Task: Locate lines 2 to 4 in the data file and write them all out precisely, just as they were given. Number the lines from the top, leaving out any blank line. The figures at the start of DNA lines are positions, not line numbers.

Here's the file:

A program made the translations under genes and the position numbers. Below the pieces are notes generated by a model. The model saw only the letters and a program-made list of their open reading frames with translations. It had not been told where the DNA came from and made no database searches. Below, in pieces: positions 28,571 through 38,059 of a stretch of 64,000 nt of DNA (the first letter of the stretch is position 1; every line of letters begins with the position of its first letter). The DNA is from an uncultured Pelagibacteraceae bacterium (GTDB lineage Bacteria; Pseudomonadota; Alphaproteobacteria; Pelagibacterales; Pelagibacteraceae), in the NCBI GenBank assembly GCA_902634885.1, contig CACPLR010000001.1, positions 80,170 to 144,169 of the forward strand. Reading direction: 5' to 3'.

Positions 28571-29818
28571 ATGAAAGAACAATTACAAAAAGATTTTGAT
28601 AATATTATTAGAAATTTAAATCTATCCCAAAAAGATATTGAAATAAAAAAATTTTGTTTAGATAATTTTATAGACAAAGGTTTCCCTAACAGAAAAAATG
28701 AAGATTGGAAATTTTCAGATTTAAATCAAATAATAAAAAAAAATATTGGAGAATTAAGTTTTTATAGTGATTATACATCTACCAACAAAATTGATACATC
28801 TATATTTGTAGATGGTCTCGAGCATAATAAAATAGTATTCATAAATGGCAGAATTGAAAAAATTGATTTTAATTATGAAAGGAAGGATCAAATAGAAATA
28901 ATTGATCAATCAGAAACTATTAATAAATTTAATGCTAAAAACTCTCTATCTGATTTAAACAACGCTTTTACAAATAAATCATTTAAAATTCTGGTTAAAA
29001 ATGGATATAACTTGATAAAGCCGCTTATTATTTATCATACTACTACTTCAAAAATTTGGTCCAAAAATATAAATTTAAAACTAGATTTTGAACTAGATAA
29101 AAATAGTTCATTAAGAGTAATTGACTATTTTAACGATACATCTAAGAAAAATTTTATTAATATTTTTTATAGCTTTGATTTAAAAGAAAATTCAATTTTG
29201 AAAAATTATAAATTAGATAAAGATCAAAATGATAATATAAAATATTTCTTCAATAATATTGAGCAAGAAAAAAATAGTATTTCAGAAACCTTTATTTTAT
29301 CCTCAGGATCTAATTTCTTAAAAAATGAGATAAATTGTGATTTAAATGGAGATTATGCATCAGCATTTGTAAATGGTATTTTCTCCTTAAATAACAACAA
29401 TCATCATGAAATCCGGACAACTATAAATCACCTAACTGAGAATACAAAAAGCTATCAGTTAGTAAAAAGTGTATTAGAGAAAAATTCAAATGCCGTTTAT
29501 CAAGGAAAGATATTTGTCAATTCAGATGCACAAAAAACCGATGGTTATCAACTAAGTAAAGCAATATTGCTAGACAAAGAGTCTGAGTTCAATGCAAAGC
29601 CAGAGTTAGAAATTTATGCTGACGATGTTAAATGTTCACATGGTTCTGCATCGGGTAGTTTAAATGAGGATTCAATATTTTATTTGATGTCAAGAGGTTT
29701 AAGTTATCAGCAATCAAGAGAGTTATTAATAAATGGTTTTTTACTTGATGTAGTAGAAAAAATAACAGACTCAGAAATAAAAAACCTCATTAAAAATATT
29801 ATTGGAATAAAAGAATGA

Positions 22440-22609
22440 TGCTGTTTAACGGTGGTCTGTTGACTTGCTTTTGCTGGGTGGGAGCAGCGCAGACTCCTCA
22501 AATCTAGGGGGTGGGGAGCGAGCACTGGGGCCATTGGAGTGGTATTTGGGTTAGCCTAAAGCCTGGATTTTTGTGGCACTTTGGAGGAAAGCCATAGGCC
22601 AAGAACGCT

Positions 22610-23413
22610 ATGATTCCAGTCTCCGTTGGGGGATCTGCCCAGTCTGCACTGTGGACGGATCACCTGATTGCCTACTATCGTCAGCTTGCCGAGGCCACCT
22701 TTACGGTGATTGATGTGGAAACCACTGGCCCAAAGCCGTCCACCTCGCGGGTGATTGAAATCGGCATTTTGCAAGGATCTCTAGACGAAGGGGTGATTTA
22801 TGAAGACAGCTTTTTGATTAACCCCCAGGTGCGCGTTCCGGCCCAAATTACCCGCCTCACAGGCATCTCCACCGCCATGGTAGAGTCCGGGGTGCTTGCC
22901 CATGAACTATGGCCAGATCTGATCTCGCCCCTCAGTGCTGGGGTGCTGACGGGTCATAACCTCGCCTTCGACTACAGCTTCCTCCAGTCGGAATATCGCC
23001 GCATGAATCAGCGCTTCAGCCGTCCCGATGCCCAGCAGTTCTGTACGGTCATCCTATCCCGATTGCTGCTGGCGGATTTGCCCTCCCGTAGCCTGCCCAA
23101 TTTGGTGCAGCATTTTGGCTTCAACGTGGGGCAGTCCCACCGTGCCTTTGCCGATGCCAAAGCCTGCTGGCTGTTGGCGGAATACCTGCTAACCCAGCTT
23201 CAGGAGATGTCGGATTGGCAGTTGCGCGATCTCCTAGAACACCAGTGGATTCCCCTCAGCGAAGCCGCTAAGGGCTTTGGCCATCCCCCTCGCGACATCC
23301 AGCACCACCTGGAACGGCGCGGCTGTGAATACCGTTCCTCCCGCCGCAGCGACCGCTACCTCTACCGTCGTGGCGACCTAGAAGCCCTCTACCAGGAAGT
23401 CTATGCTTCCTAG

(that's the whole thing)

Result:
Positions 28571-29818
28571 ATGAAAGAACAATTACAAAAAGATTTTGAT
28601 AATATTATTAGAAATTTAAATCTATCCCAAAAAGATATTGAAATAAAAAAATTTTGTTTAGATAATTTTATAGACAAAGGTTTCCCTAACAGAAAAAATG